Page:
THEY powered North East communities for centuries, but now these heavy horses have entertained thousands of people.
A festival celebrating the horses, as well as centuries-old rural skills and crafts, was staged at Milfield, near Wooler, yesterday.
It attracted around 3,000 people within its first few hours.Related content
And last night organisers spoke of their delight at how the festival had gone and confirmed it would return next year, possibly over two days.
The event – which bosses claim was the first major heavy horse festival of its kind in the UK – showcased more than 40 heavy horses from all over the UK, including Clydesdales – the breed traditionally associated with Northumberland, Percheron and Suffolk Punch.
All were once common sights in the countryside, but are now registered with the Rare Breeds Society.
The festival also celebrated traditional rural skills and practices such as hay making with horses, historic cookery and cottage crafts.
There were displays and demonstrations by wheelwrights, master saddlers, farriers, shepherds and their sheepdogs, birds of prey and the Northumbria Police horse section.
A vintage machinery rally, farmers market and craft stalls also featured.
One of the highlights was the driving section, which saw heavy horses pulling carriages driven by their owners.
A few hours into the event, Viv Cockburn, company secretary with festival organisers the Milfield Heavy Horse Association (MHHA), said: “It’s been outstanding, you could not put it any other way. Absolutely outstanding.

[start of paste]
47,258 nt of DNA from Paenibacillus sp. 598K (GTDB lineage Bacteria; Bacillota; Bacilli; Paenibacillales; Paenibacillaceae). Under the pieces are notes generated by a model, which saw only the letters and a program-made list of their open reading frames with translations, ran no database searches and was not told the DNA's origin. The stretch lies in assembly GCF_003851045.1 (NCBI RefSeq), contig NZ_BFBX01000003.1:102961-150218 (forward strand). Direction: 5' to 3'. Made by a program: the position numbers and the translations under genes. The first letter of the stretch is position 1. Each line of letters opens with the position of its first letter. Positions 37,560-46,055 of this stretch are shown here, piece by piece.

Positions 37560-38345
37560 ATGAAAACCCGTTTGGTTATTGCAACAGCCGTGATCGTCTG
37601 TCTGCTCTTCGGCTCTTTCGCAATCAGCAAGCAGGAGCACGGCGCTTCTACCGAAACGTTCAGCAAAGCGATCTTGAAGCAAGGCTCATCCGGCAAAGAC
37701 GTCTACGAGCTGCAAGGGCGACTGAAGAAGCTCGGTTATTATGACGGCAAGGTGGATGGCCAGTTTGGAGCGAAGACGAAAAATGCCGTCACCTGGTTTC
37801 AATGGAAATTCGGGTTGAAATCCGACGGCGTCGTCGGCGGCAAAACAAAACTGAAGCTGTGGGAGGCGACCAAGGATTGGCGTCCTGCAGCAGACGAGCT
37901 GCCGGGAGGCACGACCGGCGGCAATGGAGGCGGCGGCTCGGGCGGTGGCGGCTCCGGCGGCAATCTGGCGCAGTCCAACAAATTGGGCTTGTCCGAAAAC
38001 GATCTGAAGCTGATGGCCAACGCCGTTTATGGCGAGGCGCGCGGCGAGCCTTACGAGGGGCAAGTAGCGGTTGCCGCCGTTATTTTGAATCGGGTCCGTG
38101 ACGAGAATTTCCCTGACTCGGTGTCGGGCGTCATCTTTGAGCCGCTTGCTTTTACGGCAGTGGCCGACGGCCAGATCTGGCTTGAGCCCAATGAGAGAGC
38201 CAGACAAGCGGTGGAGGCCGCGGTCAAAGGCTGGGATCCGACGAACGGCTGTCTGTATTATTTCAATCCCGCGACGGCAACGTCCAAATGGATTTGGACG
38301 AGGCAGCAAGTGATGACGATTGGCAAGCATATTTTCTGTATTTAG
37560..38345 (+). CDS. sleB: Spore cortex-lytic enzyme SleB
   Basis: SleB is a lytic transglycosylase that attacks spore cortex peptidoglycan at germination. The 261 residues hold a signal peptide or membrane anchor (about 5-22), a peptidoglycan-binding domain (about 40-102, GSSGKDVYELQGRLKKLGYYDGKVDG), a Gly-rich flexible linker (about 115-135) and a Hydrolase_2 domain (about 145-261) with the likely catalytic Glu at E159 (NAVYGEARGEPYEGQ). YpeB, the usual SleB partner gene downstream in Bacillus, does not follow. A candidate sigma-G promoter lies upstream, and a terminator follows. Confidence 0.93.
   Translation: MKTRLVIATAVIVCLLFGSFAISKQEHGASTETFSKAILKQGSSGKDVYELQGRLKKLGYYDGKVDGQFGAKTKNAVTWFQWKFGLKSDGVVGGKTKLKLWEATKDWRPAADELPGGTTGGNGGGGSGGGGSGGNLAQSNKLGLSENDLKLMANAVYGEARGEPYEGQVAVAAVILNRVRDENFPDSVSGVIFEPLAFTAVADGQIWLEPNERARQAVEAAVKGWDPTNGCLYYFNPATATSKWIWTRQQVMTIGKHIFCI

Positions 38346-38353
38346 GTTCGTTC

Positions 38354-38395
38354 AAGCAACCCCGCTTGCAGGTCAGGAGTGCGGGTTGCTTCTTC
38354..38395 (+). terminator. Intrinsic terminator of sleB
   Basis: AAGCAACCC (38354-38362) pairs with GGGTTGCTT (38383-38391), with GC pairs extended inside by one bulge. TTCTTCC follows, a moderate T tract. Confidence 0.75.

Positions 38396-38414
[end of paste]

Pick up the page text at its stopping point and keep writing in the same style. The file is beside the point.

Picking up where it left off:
“I have just checked the gate – there are 3,000 people in here to see heavy horses. It is absolutely brilliant, there is folk come from all over.
“I am stood looking at a Suffolk Punch working out and that is just so rare.”
The event was attended by a representative of the Big Lottery Funding, which provided £29,700 from its Village SOS competition, with only 64 out of 500 applications chosen to receive money.
“He just could not believe how it has gone,” Viv added.
“It could not be better because the sun started to shine for when the drivers come out so it was a pretty spectacular afternoon.
“We had an idea it would be well supported but nowhere near like this.
“I told the judge the numbers, he is absolutely astounded.”
She confirmed the event would return next year.
“Trade stalls, craft stalls are all asking if we are running it next year, they would like to book again.
“We are talking about extending it to a two-day event, discussing with other people what we could do for a two-day event.”
Inquiries before the event came from as far afield as Spain, France, Belgium and Germany, as well as across the UK.
Organisers hope the festival will help put Milfield on the map, bring much-needed business to local guesthouses and B&Bs, and boost the rural economy.
The MHHA is also planning to open an educational heavy horse centre on the Ford and Etal Estate, linked to the Heatherslaw Mill tourist attraction and the Etal steam train.
It’s been outstanding, you could not put it any other way.